Over the last six months the media has been inundated with stories regarding Plastic material waste affecting marine life and this had led to discussions on how we can deal with this waste in an environmentally friendly way. The Scottish government had taken the lead by proposing a deposit return system and this has been something that the English government has decided to look at going forward.
As many of you will already be aware we are currently in the process of compiling members data returns for 2018. Many thanks to all those companies who have already sent across their information. For those who have yet to forward their information we would ask that you do this without delay. The registration deadline for the NIEA return is in early April but as most of our member returns will need to be checked and analysed by the data team we would ask that you get the information to us as soon as possible.
This week we attended the CIWM technical meeting in Belfast to discuss the implications of the recently introduced National Sword Initiative for UK exporters of recyclable material into China. For those that are not aware the Chinese authorities have restricted the issuing of import licenses to companies who have previously shipped Plastic and Mixed Paper grade material into the country. It is seen by most as a way of the Chinese government improving their environmental performance and reducing pollution. The reliance on the Chinese market for UK exporters has resulted in some now struggling to move material.
With the last set of monthly supply figures released this week for the 2017 compliance year we now have some supply evidence to review last year’s performance. These figures are unaudited and are likely to change once they are published but provide some indication on last year’s performance.
Next year we are due to see recovery target increases across all materials. While in most materials this will lead to a small incremental increase there are some concerns regarding the Wood target increase which is due to rise from 22% to 38%. This increase will result in obligations growing from 244,000 tonnes to 417,000 tonnes, the largest increase since Wood targets were introduced.
Well, We’re just back from the show. It says it is “The Exhibition is the coming together of four industry leading events – The Energy Event, The Renewables Event, The Water Event and RWM. Each of the events serves sectors that over time have become more intertwined”.
This week we have seen the release of the monthly supply figures covering the period up to the 10th August. These figures showed that during the last month, 105k of supply had been added taking the annual total supply to 613k. When compared against annual demand (1,010k) this would indicate that the supply is in balance with demand but prices have continued to hold firm in the face of concerns exporting material to China.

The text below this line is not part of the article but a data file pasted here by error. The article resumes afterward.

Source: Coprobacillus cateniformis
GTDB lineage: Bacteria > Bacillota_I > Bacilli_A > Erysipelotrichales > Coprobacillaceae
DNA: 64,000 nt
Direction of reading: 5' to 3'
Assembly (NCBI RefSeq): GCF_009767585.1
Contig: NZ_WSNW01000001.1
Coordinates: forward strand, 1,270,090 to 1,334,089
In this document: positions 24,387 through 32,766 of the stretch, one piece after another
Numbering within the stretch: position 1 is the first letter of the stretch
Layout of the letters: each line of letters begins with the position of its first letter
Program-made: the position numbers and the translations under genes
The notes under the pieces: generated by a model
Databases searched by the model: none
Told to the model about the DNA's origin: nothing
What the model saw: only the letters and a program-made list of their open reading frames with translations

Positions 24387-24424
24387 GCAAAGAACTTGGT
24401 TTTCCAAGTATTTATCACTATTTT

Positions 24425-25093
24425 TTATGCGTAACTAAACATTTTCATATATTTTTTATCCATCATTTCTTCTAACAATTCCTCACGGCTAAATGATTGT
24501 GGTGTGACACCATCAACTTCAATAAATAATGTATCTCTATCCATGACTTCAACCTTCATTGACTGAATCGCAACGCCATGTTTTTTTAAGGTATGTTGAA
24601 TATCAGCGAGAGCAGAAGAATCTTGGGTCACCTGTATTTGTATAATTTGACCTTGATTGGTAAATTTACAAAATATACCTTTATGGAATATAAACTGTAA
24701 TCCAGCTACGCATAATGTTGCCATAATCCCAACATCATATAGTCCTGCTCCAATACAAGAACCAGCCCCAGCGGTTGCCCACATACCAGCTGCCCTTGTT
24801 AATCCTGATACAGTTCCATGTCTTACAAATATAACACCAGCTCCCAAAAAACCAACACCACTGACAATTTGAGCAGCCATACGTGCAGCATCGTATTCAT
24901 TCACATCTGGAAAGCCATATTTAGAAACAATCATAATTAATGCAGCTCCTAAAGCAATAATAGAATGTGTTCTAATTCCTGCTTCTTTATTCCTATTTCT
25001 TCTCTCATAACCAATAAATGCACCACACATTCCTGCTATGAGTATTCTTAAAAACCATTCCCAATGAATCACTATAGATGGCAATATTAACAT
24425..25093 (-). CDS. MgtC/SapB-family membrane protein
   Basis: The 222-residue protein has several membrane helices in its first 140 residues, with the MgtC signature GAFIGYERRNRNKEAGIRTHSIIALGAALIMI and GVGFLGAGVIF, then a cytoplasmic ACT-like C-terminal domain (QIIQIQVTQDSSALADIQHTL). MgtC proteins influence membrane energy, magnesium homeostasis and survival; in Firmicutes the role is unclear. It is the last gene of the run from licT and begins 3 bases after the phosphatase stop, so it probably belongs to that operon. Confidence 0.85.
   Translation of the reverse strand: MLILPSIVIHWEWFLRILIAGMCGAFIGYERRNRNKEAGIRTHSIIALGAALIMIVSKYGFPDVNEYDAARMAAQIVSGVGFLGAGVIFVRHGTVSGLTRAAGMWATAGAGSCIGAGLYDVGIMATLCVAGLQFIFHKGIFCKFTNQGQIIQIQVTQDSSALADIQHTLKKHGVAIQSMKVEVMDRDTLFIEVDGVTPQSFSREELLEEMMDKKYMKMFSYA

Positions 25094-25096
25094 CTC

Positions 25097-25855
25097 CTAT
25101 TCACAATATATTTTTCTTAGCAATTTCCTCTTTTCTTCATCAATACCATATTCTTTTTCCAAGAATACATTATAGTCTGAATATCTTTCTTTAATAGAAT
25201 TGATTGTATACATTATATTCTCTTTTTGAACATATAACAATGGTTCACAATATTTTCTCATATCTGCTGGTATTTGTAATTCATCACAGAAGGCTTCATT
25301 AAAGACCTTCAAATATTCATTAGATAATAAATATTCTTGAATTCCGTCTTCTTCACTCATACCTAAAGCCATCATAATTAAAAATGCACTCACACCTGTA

The Environment Agency have now released the second set of quarterly supply figures for the year and the early indications are that all materials remain in good supply. It was anticipated that the introduction of new export protocols in China would result in a tightening of Plastic PRN supply but this has not materialised with supply coming in on target.
This year we have seen a vast increase in the costs of securing recycling evidence notes for Plastic. Upon examination, the supply figures for this market appear to be robust with a small surplus being created at the end of Q1. This follows on from a strong finish to last year’s supply providing a credit balance of 4% from 2016.
On the 15th May the Environment Agency released the first set of packaging handled figures for 2017. These figures allow us to review any increases in obligations and help determine the effect of this year’s target increases.
The Environment Agency has now released the first indication of PRN supply for 2017.
Growth reported for 2016 across all materials
The Environment Agency have now released preliminary recycling figures for 2016 which show compliance was met with relative ease last year. Growth was reported across all materials with some performing a remarkable turnaround on the 2015 compliance period.
With the release of the Q3 supply figures providing the last indicator of supply this year we look at the projected outlook for the end of the year. Total supply was in line with the previous quarters and with only a small tightness in Glass Aggregate supply providing concern.
It's almost two months since Ian Andrews joined us at the Nipak office near Belfast following his departure over the summer from the Environment Exchange in Edinburgh. Ian's family has now joined him in his childhood home town of Bangor and we wish them all the best in settling in and hope they find a warm welcome in County Down.
How has the change been?